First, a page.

WASHINGTON — The White House said Monday that President Obama's State of the Union address will take a different course than the annual speech typically follows, eschewing a "laundry list" of proposals for Congress to consider but offering a broad outline of how to tackle the nation's economic challenges.
Press Secretary Robert Gibbs avoided offering specifics about the speech at his daily briefing, preferring to leave that job to Obama on Tuesday night. He did say that any decisions about policy planks of the speech "have well been made" already and that Obama will continue making revisions of his remarks, as is his custom, "well into early tomorrow evening."
He also confirmed some of the guests who will sit with the first lady in the House gallery, including Daniel Hernandez, the intern for U.S. Rep. Gabrielle Giffords (D-Ariz.) credited with helping save her life after she was shot in the head in Tucson on Jan. 8; the family of Christina Taylor Green, one of six who died in the rampage; and Dr. Peter Rhee of University Medical Center, part of the medical team that treated Giffords.
In the wake of that tragedy, Obama will reflect on the nation's political discourse, echoing his address in Tucson and other previous remarks in calling on lawmakers "to have a debate that is appropriate to the size of the challenges that we face in this country."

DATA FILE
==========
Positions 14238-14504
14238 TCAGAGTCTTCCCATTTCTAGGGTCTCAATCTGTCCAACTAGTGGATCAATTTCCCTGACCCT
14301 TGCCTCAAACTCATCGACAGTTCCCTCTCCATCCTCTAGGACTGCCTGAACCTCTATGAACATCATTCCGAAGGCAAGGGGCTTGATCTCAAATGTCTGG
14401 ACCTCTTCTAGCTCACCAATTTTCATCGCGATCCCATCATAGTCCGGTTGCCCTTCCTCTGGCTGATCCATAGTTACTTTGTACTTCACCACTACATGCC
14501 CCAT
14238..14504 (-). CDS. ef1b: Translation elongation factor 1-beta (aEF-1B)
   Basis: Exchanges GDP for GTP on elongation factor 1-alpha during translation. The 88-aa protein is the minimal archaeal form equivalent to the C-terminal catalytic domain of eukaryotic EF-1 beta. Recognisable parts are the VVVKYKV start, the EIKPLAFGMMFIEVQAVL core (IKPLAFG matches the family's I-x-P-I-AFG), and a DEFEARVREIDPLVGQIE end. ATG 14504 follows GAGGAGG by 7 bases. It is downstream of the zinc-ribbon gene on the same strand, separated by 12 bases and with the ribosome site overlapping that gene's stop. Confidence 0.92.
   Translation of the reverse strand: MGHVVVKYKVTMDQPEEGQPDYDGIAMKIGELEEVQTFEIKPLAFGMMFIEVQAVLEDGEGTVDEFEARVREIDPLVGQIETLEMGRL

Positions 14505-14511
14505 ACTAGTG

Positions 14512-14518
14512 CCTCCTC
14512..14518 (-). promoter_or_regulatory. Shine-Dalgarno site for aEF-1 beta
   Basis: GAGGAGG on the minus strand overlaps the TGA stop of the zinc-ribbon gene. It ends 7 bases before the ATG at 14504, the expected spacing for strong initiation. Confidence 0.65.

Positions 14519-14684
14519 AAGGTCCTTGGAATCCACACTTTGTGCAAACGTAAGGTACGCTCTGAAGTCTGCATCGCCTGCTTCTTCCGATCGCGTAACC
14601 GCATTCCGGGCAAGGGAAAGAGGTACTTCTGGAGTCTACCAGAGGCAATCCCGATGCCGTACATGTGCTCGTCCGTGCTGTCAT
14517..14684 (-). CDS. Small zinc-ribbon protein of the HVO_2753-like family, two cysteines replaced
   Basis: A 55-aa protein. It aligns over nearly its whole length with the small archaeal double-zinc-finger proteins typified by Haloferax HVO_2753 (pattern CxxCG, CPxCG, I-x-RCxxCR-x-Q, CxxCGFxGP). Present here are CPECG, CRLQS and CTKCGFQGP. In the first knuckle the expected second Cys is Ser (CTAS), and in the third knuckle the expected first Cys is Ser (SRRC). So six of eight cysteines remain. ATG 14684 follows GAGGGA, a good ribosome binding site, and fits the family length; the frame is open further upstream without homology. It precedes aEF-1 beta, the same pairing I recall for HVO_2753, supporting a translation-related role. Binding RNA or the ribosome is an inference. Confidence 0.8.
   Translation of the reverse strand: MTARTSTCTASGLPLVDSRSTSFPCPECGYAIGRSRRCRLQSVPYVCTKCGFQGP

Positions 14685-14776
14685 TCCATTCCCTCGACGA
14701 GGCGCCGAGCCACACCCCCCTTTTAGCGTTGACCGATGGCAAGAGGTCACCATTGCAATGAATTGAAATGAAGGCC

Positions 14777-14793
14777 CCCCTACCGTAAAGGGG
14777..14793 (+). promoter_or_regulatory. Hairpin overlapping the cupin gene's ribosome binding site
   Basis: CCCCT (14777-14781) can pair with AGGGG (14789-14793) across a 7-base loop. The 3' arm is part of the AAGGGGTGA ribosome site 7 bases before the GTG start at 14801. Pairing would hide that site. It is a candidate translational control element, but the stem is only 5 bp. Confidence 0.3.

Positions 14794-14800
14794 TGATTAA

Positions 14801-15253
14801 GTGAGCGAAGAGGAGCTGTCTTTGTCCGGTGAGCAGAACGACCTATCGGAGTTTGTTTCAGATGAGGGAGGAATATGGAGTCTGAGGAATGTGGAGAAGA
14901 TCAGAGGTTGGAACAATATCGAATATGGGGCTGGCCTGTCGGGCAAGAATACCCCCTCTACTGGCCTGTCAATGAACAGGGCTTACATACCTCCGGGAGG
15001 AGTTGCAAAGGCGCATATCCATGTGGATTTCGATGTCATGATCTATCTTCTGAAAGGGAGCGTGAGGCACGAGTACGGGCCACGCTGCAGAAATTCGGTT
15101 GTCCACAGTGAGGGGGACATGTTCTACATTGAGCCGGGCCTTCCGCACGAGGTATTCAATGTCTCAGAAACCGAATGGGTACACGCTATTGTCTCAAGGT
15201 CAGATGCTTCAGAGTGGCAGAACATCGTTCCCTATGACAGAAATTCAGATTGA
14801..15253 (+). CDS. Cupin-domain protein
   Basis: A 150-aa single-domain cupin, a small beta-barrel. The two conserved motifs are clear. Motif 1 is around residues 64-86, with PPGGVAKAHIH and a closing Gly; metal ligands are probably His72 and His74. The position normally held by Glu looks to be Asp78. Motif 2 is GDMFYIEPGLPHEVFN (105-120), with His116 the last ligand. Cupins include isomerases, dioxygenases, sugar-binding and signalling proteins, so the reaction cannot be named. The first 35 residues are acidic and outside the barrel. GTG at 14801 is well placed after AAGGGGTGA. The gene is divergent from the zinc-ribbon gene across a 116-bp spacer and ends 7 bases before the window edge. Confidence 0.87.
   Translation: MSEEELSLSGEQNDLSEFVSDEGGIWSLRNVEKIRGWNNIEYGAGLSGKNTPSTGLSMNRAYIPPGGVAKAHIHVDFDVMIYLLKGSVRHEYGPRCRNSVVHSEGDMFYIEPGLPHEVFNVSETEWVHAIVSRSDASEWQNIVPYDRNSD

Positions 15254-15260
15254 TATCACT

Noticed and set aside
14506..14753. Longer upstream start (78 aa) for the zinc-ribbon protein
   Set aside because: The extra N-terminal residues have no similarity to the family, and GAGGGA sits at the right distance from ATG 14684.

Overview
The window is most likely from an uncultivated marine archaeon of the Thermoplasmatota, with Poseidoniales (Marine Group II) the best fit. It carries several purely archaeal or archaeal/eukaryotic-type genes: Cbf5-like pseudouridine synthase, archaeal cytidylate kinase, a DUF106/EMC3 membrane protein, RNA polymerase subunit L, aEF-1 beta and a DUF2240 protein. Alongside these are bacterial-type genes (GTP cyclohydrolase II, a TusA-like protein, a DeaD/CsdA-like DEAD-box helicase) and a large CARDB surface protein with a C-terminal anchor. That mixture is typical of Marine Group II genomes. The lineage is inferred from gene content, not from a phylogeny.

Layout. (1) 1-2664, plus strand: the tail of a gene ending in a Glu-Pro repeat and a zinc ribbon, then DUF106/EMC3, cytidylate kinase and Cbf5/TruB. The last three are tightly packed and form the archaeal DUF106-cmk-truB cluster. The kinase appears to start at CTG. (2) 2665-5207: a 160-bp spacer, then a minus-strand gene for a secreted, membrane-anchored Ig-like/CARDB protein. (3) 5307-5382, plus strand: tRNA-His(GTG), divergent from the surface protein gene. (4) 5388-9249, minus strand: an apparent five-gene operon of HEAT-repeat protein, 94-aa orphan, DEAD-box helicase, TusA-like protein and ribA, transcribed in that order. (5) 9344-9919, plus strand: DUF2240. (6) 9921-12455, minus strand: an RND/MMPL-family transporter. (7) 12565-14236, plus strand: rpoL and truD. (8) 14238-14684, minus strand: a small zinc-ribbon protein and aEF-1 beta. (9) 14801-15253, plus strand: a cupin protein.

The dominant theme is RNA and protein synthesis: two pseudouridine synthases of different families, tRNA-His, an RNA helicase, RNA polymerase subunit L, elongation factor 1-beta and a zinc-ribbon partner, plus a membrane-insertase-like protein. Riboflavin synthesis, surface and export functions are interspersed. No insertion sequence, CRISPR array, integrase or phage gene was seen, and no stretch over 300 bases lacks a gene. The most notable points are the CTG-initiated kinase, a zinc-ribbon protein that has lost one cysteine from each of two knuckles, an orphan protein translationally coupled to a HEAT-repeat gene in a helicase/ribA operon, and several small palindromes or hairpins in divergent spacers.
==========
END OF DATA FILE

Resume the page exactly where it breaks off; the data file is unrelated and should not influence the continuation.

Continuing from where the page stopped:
Beyond that, Gibbs said little beyond what Obama previously offered to supporters in a video message this weekend.
The president will "spend most of his time talking about the economy, talking about the challenges that we face, both in the short term … and the medium and long term to continue working on issues like competitiveness and innovation," Gibbs said.
Asked if this speech would go beyond what the joint-session address typically offered, Gibbs replied, ""I think that's probably accurate.
"I don't think you'll see a laundry list of issues. I don't think this is intended to be a speech that is one where you spend big chunks of time walking through the specific machinations," he said.
The speech is seen as another critical point for Obama following what he described as the "shellacking" the Democratic Party suffered at the hands of voters in November. A retooling of his staff, Gibbs said, provides new leadership in the West Wing to help Obama work with Congress on solutions to the nation's challenges.
But he also denied any major ideological shift on the president's part.
"The president's still the same president that we've had for more than two years," he said.